Blood.

Really? Blood overtaking our house and flooding us out? It doesn’t take a genius to interpret my dream.

Almost three years of fighting leukemia with spinal taps, blood transfusions, plasma donations, platelet cells and the constant need for blood counts explained the dream. Almost three years of trying to let my girls live a “normal” life while juggling hospitals and treatments, work and housekeeping made the out-of-control feeling in the dream an obvious choice.

I sat on my back deck, my dog huddled at my side, staring at the moon and unconsciously I began to hum the closing-the-worship song that we sang every Vespers at the school where I taught.

When floods overwhelm us (even when it’s PTSD and in our minds), Jesus blood can get us through.

I smiled at the moon. Blood had taken over our lives, enough to permeate my dreams. Worry threatened me in constant over-loads. My feelings of inadequacy flooded me often. I sighed again.

Yes, Jesus, let the blood overtake me.

Let it wash over me.

Allow it to reach the highest mountain, and flow to the lowest valley!

Permit that blood to give me strength to soothe my doubts and calm my fears

Please Lord, dry my tears.

Let the blood give me strength, from day to day, and never, never, never lose it’s power!

Feelings of inadequacy during #caregiving almost overwhelmed - until Jesus' blood...… Click To Tweet

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  • What a horribly chilling dream, but so good that you were able to turn it around. Those of us who have never traveled the road of caring for a child with a severe illness long term as you did have no idea how it affects the parent long term, so this is very helpful and enlightening.

    • Thank you Michele. I am a person who wears my emotions out in the open…but I pray that, as you mention, someone is blessed through this.

  • Carol, so grateful you shared your story as it will surely bring hope to many. I can remember several nights when I woke in a panic from a deep sleep while in the midst of being caregiver. I am so grateful for Jesus who held me together and gave me strength for the journey. Blessings to you today!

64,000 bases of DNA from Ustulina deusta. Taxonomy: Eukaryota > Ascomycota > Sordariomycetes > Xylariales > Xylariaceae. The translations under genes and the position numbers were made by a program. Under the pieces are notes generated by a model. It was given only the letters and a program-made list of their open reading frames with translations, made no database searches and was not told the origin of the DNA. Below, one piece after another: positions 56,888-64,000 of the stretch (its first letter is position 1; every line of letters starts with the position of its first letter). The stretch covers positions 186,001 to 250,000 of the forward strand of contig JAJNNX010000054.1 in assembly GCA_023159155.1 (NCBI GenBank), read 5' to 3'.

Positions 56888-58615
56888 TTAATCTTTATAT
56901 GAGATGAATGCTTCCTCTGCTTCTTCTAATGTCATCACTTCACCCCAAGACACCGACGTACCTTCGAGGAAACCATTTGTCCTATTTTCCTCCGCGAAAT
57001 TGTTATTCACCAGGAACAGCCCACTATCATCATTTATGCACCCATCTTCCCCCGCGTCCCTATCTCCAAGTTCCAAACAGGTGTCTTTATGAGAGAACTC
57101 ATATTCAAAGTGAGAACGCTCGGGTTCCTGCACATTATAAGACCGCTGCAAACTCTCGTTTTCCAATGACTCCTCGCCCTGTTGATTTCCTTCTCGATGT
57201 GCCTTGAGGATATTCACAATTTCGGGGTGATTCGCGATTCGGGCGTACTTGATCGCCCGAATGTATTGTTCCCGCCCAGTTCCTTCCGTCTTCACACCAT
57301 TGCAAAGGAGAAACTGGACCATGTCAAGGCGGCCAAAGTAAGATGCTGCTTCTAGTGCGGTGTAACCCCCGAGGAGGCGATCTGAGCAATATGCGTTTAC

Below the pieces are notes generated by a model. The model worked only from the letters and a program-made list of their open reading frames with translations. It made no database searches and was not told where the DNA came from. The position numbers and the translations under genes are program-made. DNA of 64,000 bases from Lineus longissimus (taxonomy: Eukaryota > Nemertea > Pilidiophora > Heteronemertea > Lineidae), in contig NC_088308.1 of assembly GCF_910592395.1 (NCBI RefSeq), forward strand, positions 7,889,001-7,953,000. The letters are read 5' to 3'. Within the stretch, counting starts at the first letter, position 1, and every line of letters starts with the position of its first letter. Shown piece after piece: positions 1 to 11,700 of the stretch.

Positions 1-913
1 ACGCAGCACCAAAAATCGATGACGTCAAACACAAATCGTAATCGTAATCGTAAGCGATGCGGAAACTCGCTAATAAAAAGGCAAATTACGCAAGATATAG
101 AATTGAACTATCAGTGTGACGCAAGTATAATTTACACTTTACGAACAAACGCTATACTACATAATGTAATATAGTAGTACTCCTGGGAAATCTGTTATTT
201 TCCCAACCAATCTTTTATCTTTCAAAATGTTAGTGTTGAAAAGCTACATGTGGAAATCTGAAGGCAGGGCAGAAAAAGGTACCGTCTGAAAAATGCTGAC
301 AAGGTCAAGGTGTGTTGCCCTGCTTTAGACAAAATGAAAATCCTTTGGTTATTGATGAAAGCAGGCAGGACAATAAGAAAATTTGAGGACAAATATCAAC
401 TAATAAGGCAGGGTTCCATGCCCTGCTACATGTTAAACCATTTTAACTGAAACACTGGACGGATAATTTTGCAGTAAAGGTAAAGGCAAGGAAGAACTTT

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  • Thank you. The weight of such things is not over once the circumstances are over – but Jesus’ blood is suficient even for that.

    • Barbara – you hit it right on the head!

  • Bethany Boring

    Carol, this blessed me so much today! Thank you!

  • Carol, it is so heart breaking for children to go through such things, and that you deal with this at night. I do thank you for sharing. I will be praying for you. I can’t say I know what it is like in this circumstance, nor will I offer words trying to understand. It will be easy for me to remember to pray for you and your family because PTSD is something we are dealing with in our family. God bless you.

    • Thank you Meghan. The fight for cancer is, thankfully, in the past. The remnants of PTSD? They like to rear their ugly heads from time to time…
      I treasure your prayers.

  • Your dreams sound like mine. I’ve been known to wake up my husband with my attempts at screaming in my dreams. I love how you reframed your dream’s meaning into a positive one though. Thanks for sharing this, Carol.

    • Thank you Lisa. It took me awhile to find that positive! 🙂 God is good.

  • Oh, my word! What a chilling and hearth-stopping dream. I’m so glad that we have Jesus’ blood to make it all right within us.

    • Thanks Anita. Unfortunately it was a reoccurring nightmare. Fortunately, it wasn’t real!